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Navigating Culture Change, Part 1: What Culture Is and Why It Matters
James Heiser, P.L.S., President and CEO of DPK

Anthropologist and cross-cultural researcher Edward Hall has compared culture to an iceberg. What we see in terms of processes, policies, and behaviors exists above the surface. This part of culture is visible. But it’s just the tip of the iceberg.


For about 15 years, I worked to absorb every facet of the surveying business from the ground up at DPK Consulting. As I expanded my knowledge and expertise, I started to look beyond my day-to-day responsibilities and develop my own vision for not only DPK, but the surveying profession. DPK leadership recognized this and told me I would lead the company someday.

When I became CEO, I quickly realized that growing the company would provide us with the resources to achieve my vision for DPK and contribute to strengthening the land surveying profession. This would require extensive education, new technology, better processes, and innovative solutions.

I knew a change in culture would be essential to achieving this goal. Developing a long-term vision for DPK, implementing that vision, getting people to understand and buy into that vision, and identifying leaders who would fully support and carry out that vision would be a long process.

Five years later, the evolution of the DPK culture has come into focus and the organization is beginning to thrive as a result. I wanted to share that journey and insights gained about company culture as part of a three-part series of articles:

  1. Understanding what culture is and why it matters
  2. The role of leadership in navigating culture issues
  3. How to successfully change organizational culture

The first step in this process was to define culture in general terms, examine the existing DPK culture, and create a vision of what the DPK culture should be.

So, what Is culture?

Culture is a system of shared values, beliefs, attitudes, and assumptions that guide how an organization’s people behave, interact with others, and make decisions.

Anthropologist and cross-cultural researcher Edward Hall has compared culture to an iceberg. What we see in terms of processes, policies, and behaviors exists above the surface. This part of culture is visible. But it’s just the tip of the iceberg.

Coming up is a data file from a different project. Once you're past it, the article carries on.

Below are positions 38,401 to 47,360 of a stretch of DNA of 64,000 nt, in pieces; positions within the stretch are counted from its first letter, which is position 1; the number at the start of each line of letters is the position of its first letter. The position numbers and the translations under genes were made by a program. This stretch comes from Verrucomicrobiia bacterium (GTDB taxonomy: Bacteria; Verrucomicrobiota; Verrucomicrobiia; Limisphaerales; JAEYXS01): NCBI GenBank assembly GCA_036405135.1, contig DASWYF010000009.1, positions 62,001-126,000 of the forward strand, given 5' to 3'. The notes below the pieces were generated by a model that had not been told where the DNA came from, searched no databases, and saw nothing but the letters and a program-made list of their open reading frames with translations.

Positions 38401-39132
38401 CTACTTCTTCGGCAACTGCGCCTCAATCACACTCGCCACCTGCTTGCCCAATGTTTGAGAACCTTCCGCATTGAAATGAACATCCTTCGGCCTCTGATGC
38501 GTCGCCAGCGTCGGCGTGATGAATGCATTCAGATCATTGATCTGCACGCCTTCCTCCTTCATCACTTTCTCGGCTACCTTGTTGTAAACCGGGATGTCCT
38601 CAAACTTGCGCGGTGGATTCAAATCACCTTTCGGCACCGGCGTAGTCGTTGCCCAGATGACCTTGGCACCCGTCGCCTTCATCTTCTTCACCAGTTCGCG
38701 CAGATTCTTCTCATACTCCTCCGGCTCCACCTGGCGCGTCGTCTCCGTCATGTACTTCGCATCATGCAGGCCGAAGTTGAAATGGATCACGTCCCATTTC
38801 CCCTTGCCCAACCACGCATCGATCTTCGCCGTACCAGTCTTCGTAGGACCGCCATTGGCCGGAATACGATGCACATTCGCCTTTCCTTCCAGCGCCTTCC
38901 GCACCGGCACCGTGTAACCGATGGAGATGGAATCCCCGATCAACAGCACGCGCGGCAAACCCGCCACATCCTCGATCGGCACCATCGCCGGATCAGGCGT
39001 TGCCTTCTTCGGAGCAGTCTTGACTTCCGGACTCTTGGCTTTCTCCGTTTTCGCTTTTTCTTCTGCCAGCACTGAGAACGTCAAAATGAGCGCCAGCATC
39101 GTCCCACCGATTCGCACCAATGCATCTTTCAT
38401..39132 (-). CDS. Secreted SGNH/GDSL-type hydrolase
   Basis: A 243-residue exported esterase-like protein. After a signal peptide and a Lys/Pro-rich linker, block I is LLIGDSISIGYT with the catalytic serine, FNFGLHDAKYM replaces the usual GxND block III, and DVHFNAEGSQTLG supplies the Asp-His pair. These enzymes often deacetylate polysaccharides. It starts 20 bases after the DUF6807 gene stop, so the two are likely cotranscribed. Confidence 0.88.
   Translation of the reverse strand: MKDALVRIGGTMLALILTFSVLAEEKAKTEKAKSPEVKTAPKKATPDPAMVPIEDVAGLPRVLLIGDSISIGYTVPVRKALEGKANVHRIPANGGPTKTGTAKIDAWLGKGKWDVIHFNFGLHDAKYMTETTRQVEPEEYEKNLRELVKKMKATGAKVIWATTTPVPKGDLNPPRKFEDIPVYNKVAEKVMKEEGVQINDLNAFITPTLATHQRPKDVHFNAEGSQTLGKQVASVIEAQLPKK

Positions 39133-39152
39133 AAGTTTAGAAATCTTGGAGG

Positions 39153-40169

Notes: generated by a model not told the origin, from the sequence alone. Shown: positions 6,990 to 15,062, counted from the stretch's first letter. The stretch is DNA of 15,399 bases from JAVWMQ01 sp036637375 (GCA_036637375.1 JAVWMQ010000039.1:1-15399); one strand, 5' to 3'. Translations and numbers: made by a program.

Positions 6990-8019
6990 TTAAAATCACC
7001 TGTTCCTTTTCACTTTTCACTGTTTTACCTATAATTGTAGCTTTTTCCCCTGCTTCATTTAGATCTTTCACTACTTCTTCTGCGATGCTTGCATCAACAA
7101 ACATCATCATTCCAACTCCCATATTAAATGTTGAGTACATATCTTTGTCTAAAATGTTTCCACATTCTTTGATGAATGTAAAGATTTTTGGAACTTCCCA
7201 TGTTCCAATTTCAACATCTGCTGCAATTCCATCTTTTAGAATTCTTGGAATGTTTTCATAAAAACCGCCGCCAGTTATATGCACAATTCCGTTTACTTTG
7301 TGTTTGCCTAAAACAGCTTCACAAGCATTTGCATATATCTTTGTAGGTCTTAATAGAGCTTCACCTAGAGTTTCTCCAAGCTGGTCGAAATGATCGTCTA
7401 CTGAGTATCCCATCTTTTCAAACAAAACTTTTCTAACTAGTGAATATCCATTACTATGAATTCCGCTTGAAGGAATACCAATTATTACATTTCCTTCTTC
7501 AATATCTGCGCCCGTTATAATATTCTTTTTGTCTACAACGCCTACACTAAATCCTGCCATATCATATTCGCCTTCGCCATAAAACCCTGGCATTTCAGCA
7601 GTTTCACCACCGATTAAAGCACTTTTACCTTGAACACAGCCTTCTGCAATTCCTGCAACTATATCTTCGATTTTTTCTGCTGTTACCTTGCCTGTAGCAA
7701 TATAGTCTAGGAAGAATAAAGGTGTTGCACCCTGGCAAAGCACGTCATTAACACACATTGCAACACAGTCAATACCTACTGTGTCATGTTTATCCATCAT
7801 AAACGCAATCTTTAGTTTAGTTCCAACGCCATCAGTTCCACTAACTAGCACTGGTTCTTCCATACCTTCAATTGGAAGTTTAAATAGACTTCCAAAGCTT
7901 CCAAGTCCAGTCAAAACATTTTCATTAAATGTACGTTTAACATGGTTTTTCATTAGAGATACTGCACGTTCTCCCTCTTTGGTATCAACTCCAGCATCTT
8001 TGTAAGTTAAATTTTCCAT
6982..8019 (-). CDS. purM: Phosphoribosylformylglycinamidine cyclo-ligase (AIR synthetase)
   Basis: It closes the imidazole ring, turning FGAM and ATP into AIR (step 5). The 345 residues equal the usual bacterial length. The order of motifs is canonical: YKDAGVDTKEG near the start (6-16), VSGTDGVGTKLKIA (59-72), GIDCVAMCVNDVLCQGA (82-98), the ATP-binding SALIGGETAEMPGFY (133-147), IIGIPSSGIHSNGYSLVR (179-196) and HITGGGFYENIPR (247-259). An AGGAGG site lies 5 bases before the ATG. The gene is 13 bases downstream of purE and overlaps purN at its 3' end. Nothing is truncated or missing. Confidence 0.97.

The much larger part of culture, which ultimately drives what an organization accomplishes, exists below the surface. This part of culture – your values, beliefs, perceptions, aspirations, stories, and feelings, require much more exploration to understand and cultivate.

While the visible tip of the iceberg focuses on how you say you get things done, the invisible part below the surface determines how things really get done. It’s also essential to preparing for and implementing cultural change.

15 years at DPK taught me that we, like many small companies in technical services, with unpredictable conditions and tight deadlines, lived in a perpetual state of controlled chaos. Work was getting done and done well, but the process behind the scenes was not as seamless as it should have been. People were rarely empowered to think for themselves, so the CEO typically had to step in and personally make sure work was getting done. That model allowed for DPK to function but made it difficult, if not impossible, to grow.

I thought back to a book called Turn the Ship Around by L. David Marquet. The overarching message focused on whether a strong culture is based on telling people when to push the button or explaining why to push the button.

When you explain why to push the button, people learn the purpose of each task and how it affects our team and the client. With greater understanding comes more support for the vision of the organization and more opportunities for each individual to grow.

This is the kind of culture I wanted to implement at DPK.

The Difference Between “Good” and “Great”

It had been a long time since I first read the book Good to Great by Jim Collins, but I told myself that “good” just wouldn’t cut it for me. I wanted DPK to be great.

While culture generally reflects the vision of the company’s leader, all efforts to improve the culture were about DPK as an organization. I knew we needed the right team to reach our goals.

You can have a talented group of employees who are great at what they do, but to grow and be great, everyone needs to move forward together as a cohesive team. This is why culture is so important.

Everyone must understand and believe in what the company stands for, why the company functions the way it does, and what the company is trying to achieve. Culture builds team unity and ensures everyone is moving in the same direction with the same purpose.

As more of the company culture comes to the surface, you find out who supports the culture and who doesn’t. Your team starts to take shape and leaders are identified.

At DPK, we’ve gone through significant turnover in company leadership during the past five years. That’s not a bad thing. Personnel change can be difficult, but it’s often a necessary step in building a team filled with people who live and breathe the culture you’re trying to build.

In Part 2 of this series on culture, I’ll discuss the role of leadership and employees in navigating culture issues and the most common challenges that need to be overcome.

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